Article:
Thursday, March 23, 2006

J.I. Packer: Need for Biblical Gospel

A Must Read! J.I. Packer's 1958 introduction to John Owen's The Death of Death in the Death of Christ (Banner of Truth). The Death of Death is considered by many to be the most comprehensive exposition on the meaning and extent of the atonement ever written. Dr. Packer says,

"Without realizing it, we have during the past century bartered [the Biblical] gospel for a substitute product which, though it looks similar enough in points of detail, is as a whole a decidedly different thing. Hence our troubles; for the substitute product does not answer the ends for which the authentic gospel has in past days proved itself so mighty. Why?

It fails to make men God-centered in their thoughts and God-fearing in their hearts . . . it is too exclusively concerned to be 'helpful' to man - to bring peace, comfort, happiness, satisfaction - and too little concerned to glorify God. [Its} center of reference is man, [and its] concern seems limited to making them feel better. [T]he new gospel has in effect reformulated the biblical message in the supposed interests of 'helpfulness.' Accordingly, the themes of man's natural inability to believe, of God's free election being the ultimate cause of salvation, and of Christ dying specifically for his sheep are not preached. [It] appeals to men as if they all had the ability to receive Christ at any time; [it] speaks of his redeeming work as if he had make it possible for us to save ourselves by believing; [it] speaks of God's love as if it were no more than a general willingness to receive any who will turn and trust; and [it] depicts the Father and the Son, not as sovereignly active in drawing sinners to themselves, but as waiting in quiet impotence 'at the door of our hearts' for us to let them in. . . . [I]t needs to be said with emphasis that this set of twisted half-truths is something other than the biblical gospel. To recover the old, authentic, biblical gospel, and to bring our preaching and practice back into line with it, is perhaps our most pressing present need."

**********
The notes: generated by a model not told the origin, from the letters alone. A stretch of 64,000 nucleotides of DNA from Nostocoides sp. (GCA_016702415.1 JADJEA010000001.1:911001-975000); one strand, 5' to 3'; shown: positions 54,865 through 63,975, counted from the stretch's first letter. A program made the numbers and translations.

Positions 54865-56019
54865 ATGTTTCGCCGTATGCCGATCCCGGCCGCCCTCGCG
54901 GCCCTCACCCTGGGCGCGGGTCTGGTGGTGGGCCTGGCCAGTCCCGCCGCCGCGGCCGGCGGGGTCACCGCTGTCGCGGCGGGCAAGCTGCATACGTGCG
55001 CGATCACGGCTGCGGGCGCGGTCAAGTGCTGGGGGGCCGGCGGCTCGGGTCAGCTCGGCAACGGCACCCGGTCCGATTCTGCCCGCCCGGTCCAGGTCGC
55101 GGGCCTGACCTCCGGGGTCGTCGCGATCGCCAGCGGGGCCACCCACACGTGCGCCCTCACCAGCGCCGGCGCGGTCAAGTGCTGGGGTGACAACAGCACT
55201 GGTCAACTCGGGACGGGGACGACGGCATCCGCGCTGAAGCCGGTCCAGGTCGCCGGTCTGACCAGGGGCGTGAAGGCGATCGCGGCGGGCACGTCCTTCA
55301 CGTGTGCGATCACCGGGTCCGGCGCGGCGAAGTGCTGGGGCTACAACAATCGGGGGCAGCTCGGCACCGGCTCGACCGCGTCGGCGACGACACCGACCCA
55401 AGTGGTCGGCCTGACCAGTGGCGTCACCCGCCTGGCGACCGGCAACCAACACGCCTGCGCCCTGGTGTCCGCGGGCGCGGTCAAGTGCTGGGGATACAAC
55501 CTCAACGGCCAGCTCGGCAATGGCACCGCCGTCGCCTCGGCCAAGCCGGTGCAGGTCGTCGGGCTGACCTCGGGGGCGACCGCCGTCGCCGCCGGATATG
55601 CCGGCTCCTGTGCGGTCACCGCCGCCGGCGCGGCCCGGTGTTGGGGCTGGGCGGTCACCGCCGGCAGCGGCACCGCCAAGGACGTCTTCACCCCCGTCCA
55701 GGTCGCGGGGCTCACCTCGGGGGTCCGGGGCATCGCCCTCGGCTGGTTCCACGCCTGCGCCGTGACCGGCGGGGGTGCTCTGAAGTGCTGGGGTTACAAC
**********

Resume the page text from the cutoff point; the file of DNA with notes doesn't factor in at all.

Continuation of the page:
How (even more) true are these statements today, in 2006, than they were in 1958?! Sobering! And challenging.

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